Missing parts of sphinx found in German cave
By Jean-Baptiste Piggin Apr 24, 2011, 2:06 GMT
Berlin - Archaeologists have discovered fragments of one of the world's oldest sculptures, a lion-faced figurine estimated at 32,000 years old, from the dirt floor of a cave in southern Germany.
The ivory figure, along with a tiny figurine known as the Venus of Hohle Fels, marks the foundation of human artistry. Both were created by a Stone Age European culture that historians call Aurignacian.
The Aurignacians appear to have been the first modern humans, with handicrafts, social customs and beliefs. They hunted reindeer, woolly rhinoceros, mammoths and other animals.
The Lion-Man sculpture, gradually re-assembled in workshops over decades after the fragments were discovered in 1939, is a kind of reverse sphinx: a human body, standing erect, but with the head of a now extinct European cave lion.
The head is finely cut, but there is not enough detail left in the body to judge whether this chimera was meant to be male or female.
Claus-Joachim Kind, the chief archaeologist at the palaeolithic site near the city of Ulm, said the figure, was probably used by a shamanistic religion.
'But we are walking on thin ice with any interpretation,' he warned.
The fact that the figure was found without any tools close to it in the sediment does suggest that the site, the Stadel Cave, had a religious significance for its owners at the time.
Lion-Man is biggest Aurignacian item found in any of the caves at the site.
The span of time since the Aurignacian culture is immense.
The world's first cities, based on intensive, year-round agriculture, were established in Mesopotamia 7,000 years ago. The cave paintings of Lascaux in France, the world's best known Stone Age Art, probably date back 17,000 years.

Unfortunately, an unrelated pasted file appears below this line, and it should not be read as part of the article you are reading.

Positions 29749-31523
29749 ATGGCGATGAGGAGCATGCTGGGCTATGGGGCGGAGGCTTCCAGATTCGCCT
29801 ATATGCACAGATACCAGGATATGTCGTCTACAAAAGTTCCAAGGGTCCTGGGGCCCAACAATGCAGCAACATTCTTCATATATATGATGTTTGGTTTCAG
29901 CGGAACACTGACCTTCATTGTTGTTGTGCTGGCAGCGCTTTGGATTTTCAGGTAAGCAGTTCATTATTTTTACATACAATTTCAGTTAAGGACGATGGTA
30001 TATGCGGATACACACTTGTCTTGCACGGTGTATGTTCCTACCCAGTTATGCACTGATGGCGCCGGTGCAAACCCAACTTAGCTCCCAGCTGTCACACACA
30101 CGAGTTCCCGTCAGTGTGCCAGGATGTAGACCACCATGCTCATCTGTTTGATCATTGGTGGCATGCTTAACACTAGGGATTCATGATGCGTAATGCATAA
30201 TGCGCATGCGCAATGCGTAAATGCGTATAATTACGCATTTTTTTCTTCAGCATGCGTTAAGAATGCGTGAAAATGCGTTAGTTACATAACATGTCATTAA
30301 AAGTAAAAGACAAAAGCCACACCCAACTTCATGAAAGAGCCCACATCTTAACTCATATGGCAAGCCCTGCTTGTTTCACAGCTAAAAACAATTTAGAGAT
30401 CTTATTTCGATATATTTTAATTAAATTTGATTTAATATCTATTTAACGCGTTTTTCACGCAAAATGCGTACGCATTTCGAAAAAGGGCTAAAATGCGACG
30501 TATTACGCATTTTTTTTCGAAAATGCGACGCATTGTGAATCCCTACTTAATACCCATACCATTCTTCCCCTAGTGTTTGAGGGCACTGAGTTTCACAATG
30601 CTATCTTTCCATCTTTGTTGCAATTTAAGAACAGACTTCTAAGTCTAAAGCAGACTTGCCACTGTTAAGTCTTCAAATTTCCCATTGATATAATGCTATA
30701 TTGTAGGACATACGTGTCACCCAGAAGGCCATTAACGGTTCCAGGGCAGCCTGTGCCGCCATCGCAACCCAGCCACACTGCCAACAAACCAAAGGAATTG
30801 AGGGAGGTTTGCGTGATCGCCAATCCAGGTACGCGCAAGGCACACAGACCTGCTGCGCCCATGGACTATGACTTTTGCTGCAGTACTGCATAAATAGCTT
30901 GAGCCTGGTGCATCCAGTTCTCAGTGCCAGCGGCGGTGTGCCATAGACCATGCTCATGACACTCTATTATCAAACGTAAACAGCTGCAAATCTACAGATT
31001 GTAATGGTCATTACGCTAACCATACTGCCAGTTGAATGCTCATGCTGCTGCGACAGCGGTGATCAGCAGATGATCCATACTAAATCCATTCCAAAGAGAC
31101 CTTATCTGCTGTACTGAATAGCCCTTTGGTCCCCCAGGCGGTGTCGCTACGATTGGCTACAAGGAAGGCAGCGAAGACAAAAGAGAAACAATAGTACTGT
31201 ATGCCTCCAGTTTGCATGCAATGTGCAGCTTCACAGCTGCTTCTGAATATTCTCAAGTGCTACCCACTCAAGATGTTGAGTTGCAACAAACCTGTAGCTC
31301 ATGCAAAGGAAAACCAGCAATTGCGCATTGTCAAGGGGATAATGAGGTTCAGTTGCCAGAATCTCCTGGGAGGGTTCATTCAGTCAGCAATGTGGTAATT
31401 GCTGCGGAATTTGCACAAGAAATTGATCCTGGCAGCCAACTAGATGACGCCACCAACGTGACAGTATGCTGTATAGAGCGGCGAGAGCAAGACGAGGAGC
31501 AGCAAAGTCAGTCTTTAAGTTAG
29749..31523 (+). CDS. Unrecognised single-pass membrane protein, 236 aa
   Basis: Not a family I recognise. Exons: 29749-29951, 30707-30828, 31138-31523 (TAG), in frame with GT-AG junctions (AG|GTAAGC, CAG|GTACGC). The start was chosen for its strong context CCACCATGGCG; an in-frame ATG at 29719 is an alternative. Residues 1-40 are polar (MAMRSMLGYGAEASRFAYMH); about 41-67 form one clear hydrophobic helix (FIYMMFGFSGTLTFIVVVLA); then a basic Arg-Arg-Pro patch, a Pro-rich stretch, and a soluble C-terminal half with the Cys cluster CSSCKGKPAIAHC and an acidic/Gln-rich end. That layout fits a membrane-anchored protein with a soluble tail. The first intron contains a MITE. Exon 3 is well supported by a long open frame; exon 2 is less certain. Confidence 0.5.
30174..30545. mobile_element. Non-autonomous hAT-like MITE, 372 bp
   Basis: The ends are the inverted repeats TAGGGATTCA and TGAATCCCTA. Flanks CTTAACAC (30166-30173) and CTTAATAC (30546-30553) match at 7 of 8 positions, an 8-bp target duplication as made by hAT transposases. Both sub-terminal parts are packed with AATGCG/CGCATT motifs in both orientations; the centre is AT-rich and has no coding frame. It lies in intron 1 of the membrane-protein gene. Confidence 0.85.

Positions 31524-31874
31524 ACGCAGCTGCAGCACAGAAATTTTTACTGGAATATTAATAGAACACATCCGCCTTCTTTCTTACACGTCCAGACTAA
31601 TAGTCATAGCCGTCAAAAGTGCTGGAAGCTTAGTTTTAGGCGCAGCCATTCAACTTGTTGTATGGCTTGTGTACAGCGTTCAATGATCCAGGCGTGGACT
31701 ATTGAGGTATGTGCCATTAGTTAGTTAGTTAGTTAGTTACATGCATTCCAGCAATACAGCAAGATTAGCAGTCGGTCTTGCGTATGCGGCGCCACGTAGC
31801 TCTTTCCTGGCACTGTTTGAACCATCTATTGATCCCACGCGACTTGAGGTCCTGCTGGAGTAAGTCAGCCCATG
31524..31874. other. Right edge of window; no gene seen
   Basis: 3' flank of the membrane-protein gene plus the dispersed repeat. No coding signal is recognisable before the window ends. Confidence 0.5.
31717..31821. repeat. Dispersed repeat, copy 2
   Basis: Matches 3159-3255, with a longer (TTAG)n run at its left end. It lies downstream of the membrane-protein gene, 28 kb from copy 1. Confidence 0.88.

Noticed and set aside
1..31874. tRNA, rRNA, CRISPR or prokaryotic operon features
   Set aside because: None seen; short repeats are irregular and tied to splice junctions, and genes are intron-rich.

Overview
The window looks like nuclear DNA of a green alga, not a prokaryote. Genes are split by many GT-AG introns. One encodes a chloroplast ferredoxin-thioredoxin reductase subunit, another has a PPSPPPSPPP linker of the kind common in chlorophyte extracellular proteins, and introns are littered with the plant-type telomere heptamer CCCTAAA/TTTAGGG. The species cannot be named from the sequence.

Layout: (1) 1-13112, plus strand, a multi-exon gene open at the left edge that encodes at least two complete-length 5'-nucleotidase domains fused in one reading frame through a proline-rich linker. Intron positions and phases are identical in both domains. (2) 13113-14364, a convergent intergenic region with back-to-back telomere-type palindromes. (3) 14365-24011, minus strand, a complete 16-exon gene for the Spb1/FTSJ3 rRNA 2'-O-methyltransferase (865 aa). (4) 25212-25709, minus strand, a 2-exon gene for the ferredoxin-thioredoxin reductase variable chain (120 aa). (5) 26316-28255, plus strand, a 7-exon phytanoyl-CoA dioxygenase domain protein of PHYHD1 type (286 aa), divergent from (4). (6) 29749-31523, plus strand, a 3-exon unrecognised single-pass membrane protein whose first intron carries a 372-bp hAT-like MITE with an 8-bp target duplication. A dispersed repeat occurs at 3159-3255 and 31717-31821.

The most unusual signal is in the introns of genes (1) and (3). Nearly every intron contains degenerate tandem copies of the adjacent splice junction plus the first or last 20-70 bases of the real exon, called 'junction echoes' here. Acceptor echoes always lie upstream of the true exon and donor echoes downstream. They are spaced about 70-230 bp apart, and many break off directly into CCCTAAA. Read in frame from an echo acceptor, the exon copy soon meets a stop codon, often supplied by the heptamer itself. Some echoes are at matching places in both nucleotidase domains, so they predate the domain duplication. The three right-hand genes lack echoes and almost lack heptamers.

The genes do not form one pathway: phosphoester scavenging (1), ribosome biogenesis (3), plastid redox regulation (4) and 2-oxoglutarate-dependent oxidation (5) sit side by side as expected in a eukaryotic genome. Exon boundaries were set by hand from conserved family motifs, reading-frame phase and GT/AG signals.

But Aurignacian sites, including the caves in Germany as well as the Chauvet Cave decorated with murals in southern France, are twice as old, going back 32,000 to 40,000 years from the present, radio- carbon dating of the debris in the caves shows.
Several flutes found in the same sediment show that the Aurignacians also made music. Their pre-historical period is known as Upper Palaeolithic. The culture name comes from the first site to be studied, at Aurignac in the Haute Garonne area of France.
Over the past two years, German archaeologists have carefully excavated more of the sediment near the spot where the Lion-Man showed up. Thousands of bone fragments and some ivory pieces were found.
Some of them matched the Lion-Man perfectly, a delighted Kind reported.
'This a wonderful time,' he said.
Some of the figure's missing right side and parts of the back have already been restored as a result.
'It needs a huge amount of patience,' said Kind. 'It's like doing a jigsaw puzzle in 3D.'
The work is continuing with the help of computer tomograph images of the pieces and simulation software.
By next year, the Lion-Man may be complete.
The restorers have also concluded that Lion-Man was somewhat taller than the 30 centimetres of him that currently exist. He was carved from one tusk, with the artist forming the legs from two sides of tusk's hollow root.
The archaeologists assume that the Lion-Man is several thousand of years younger than the Venus, the Aurignacian female figure with an enormous bosom and hips which was found in a nearby cave, Hohle Fels, in 2008.
Though the dry caves were ideal to preserve them, both have turned brown with age.
The first fragments of Lion-Man were found in 1939 by Robert Wetzel in sediment, but not recognized until 30 years later.
The different caves are closed to the public and provincial authorities are considering applying to have them declared a UNESCO World Heritage Site. Some sediments inside, which have not yet yielded up their secrets, are being left untouched.
'We assume they still contain a large quantity of culturally important and unique artefacts,' Kind said.
Replicas of the Lion-Man are on display in major museums in Tokyo, Paris and New York. The original is in the Ulm Museum.
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